Chicago exhibit spotlights works by young artists of Israel’s Bezalel Academy
By Hedy Weiss Theater Criticemail@example.com June 28, 2012 8:14PM
‘BEZALEL ON TOUR’
When: Through July 20
188 E. Walton
Updated: August 2, 2012 6:05AM
On a recent visit to Israel, I spent many happy hours strolling through the contemporary sections of two great museums: the striking new wing of the Tel Aviv Museum of Modern Art, and the special exhibition rooms of the massive Israel Museum in Jerusalem. I also pored over the unique dresses, jewelry, shoes and boots in the shops of Ha’tachana, the recently repurposed old train station in Tel Aviv’s Yaffo neighborhood, just a few blocks from the Mediterranean Sea.
As I read the little biographies of the artists whose work filled all these places, I began to notice an enormous number of them were graduates of the Bezalel Academy of Arts and Design in Jerusalem — a place that might be described as Israel’s equivalent of the School of the Art Institute of Chicago. At the moment, a small but revealing exhibition of the ingenius, often technique-expanding work of recent graduates of Bezalel is touring the United States.
The show, “Bezalel on Tour,” is now on view in Chicago in the sleek little ground floor gallery of Sotheby’s, 188 E. Walton, just east of the Drake Hotel. The art on view reflects the wide range of disciplines taught at this internationally respected institution that was founded in 1906 (more than four decades before the establishment of the state of Israel), by Boris Schatz, a Lithuanian Jewish artist. Areas of specialization include painting, photography, ceramic and glass design, industrial design, architecture, jewelry and fashion design, visual communication and the screen-based arts (with animation an exceptionally strong area of focus).
Among the highlights of the traveling exhibition are:
† Era Hilleli’s “Between Bears,” a hauntingly beautiful animated film about man and nature in which the forms, which move like the wind, seem to be molded from folded paper and breath. This is just one entry of the many “screen arts” pieces you can watch. Some are exceedingly disturbing, and others are more playful, including a droll cartoon that evokes the very early Disney style of animation as it deals with the human impulse to bludgeon each other in the wake of calls for peace. (According to Liv Sperber, the Bezalel’s director of international affairs and development, many of these animated works have won international awards, and many of these “screen-based” artists have been tapped for jobs both in Israel and around the globe.)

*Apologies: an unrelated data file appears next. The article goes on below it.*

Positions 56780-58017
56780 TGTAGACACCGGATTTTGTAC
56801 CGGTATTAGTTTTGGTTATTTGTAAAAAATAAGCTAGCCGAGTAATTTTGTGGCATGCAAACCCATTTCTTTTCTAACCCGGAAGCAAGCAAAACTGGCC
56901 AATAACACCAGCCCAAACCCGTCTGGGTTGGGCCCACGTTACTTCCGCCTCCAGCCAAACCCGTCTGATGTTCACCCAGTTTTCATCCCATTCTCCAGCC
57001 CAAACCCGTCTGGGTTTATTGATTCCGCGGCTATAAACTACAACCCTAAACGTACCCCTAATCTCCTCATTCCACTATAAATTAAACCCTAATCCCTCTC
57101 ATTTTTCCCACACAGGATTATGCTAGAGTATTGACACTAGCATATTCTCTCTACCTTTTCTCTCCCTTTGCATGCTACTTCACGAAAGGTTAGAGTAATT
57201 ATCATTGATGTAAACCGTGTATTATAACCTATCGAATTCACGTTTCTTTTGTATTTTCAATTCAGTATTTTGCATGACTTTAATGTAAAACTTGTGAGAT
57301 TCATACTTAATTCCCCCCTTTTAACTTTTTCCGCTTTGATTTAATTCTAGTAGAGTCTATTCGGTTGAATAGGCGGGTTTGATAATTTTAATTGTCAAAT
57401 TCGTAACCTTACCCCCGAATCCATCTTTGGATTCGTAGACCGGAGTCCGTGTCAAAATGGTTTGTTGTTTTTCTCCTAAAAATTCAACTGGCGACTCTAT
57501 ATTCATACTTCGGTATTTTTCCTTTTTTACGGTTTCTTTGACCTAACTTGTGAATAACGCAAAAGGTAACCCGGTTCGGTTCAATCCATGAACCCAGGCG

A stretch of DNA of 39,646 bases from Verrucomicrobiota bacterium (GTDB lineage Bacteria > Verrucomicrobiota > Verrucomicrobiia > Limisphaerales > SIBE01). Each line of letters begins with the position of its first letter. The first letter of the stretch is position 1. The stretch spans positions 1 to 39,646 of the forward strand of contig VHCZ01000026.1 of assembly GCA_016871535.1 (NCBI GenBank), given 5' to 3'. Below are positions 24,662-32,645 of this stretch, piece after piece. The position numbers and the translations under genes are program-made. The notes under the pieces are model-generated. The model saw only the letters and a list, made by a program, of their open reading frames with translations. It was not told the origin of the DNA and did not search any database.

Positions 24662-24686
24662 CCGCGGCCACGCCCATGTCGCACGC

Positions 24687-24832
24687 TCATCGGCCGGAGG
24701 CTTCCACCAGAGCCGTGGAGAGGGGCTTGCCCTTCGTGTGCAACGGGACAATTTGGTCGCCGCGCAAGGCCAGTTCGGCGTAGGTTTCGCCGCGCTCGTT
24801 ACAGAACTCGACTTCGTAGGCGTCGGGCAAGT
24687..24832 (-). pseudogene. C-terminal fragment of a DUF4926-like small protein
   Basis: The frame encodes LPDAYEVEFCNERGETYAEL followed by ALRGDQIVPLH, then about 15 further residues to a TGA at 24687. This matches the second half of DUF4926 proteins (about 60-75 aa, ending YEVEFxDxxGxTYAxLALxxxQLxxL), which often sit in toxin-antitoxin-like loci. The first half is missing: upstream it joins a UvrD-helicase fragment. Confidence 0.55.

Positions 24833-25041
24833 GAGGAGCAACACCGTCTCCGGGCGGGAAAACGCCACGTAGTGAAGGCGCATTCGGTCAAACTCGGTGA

† Dafna Amar’s remarkably crafted pleated boots and shoes, made from soft brown leather that is stretched, folded, sewn, and glued, and studded with small snaps that open and close to create different surfaces and patterns. Also check out Galit Begas’ wholly different approach to shoes, which involves their construction from heat-formed plastic bags to which bits of the original logos remain affixed.
† Nir Shalom’s “Amigo — A Smart, New Generation Walking Aid for Injured Dogs,” the video of a remarkable little wheeled “prosthetic device” (affixed to an equally remarkable dog) that enables the creature to regain mobility.
† Adi Zaffran Weisler’s beautiful side tables — one with legs and an internal sculpture created from tree branches that give it a primal look.
† Michelle Claire Gevint’s classic photo of a young dancer from a remote corner of Russia, formally seated on a dressing room bench.
† Lena Baklanova’s paired mixed-media collages (using archival and modern photographs, and more) that intriguingly hint at how both Soviet and modern era Russians have adapted to shortages.
† Ayala Sol Friedman’s collection of vases made of hand-built “strips” of colored porcelain that are so delicately shaped and curled they might be mistaken for paper.
† Gil Nahmany’s pearly white ceramic sculpture, “Femme Fractal,” as beautiful as a group of cygnets in “Swan Lake.”
† Nina Alfasa’s hand-done oil painting that vividly echoes a Microsoft Paintbrush work.
† Lee Oshrat’s “Illturation,” a witty installation and video exploring the potential of rubber bands to transform ordinary kitchen items.